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that an increasing number of complex emergencies and fragile states have heightened consequences for US national security interests. It is no longer acceptable or appropriate for us to avoid engaging with failed states; there is a contemporaneous correlation between failed states and terrorist-induced instability. The development community and the military community will continue to move toward closer and increased collaboration. Already, we are witnessing the emergence of this shift in Afghanistan and Iraq. It is critically important that the military and development communities achieve a better understanding of each other’s comparative advantages and collaborate accordingly. For example, while the military is the best instrument to enter a conflict environment and provide an immediate stabilizing force, civilian agencies are better equipped to oversee actual reconstruction and development work.

Finally, it is important to bear in mind two notions regarding the Nine Principles of Reconstruction and Development. First, the Nine Principles significantly overlap with military doctrinal principles. The continued development of the military’s stabilization operations platform and the increasing frequency of civil-military collaborations means this convergence is here to stay. Second, effective reconstruction and development work cannot afford to overlook the Nine Principles. Quite simply, reconstruction is not effective when the local population does not feel a sense of ownership toward donor programs. Likewise, if donors ignore the accountability principle, not only does this set a poor example for the local population, but the legitimacy of the donor’s overall involvement is brought into question. The development discipline will continue to evolve as will our understanding of it; the Nine Principles are an important part of this continuing effort.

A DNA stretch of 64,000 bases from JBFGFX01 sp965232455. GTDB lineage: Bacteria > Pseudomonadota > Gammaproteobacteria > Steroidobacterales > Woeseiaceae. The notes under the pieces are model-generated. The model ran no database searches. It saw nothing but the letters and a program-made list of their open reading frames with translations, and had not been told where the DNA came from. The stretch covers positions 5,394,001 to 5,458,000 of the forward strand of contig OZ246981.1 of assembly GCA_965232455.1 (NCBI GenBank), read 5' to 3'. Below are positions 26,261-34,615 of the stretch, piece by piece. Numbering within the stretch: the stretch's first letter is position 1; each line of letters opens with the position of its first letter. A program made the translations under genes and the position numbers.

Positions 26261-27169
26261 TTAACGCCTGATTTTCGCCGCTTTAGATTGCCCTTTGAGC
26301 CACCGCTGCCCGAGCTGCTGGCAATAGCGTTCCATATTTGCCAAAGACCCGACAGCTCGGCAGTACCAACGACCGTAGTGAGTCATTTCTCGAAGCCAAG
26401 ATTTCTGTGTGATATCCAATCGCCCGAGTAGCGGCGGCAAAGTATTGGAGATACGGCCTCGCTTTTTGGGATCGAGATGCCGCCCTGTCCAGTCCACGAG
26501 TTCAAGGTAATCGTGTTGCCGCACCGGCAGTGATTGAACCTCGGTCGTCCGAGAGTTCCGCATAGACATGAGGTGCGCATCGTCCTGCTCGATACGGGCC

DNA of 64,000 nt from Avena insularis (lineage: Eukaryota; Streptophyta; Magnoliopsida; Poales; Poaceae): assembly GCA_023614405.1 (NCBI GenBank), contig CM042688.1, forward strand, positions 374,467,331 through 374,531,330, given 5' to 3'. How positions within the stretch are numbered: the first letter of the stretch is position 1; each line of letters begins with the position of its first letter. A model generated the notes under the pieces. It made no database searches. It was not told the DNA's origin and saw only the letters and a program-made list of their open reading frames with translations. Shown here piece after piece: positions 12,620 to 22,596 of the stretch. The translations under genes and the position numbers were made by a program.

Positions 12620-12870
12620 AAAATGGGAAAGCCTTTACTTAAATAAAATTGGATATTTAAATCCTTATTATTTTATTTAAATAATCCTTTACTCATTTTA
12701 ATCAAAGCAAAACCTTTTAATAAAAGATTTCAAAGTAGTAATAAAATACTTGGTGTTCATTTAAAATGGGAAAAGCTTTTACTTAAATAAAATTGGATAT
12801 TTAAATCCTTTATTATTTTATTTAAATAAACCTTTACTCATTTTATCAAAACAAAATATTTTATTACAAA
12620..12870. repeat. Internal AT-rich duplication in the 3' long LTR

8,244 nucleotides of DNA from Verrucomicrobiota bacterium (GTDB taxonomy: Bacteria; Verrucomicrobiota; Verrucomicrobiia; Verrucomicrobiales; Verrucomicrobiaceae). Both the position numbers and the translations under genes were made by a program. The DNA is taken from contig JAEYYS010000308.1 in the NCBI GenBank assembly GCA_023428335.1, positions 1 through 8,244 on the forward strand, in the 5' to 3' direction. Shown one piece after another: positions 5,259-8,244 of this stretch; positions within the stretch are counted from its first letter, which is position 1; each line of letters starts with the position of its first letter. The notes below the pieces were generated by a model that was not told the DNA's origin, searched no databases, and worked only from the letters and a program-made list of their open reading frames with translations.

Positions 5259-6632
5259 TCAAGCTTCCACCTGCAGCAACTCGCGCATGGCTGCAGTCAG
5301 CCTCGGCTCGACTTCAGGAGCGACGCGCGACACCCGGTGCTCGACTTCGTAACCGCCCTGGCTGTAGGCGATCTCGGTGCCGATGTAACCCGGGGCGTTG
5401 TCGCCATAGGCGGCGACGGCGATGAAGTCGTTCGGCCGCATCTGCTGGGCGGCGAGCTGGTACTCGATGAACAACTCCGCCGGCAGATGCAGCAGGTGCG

NOTES

1. George W. Bush, The National Security Strategy of the United States of America (Washington: The White House, September 2002), p. 21, http://www.whitehouse.gov/nsc/nss.pdf.

2. US Agency for International Development, “White Paper: U.S. Foreign Aid, Meeting the Challenges of the Twenty-first Century,” January 2004, http://www.usaid.gov/policy/pdabz3221.pdf (hereinafter, “White Paper”); US Agency for International Development, “Fragile States Strategy,” January 2005, http://www.usaid.gov/policy/2005_fragile_states_strategy.pdf.

3. “White Paper,” p. 5.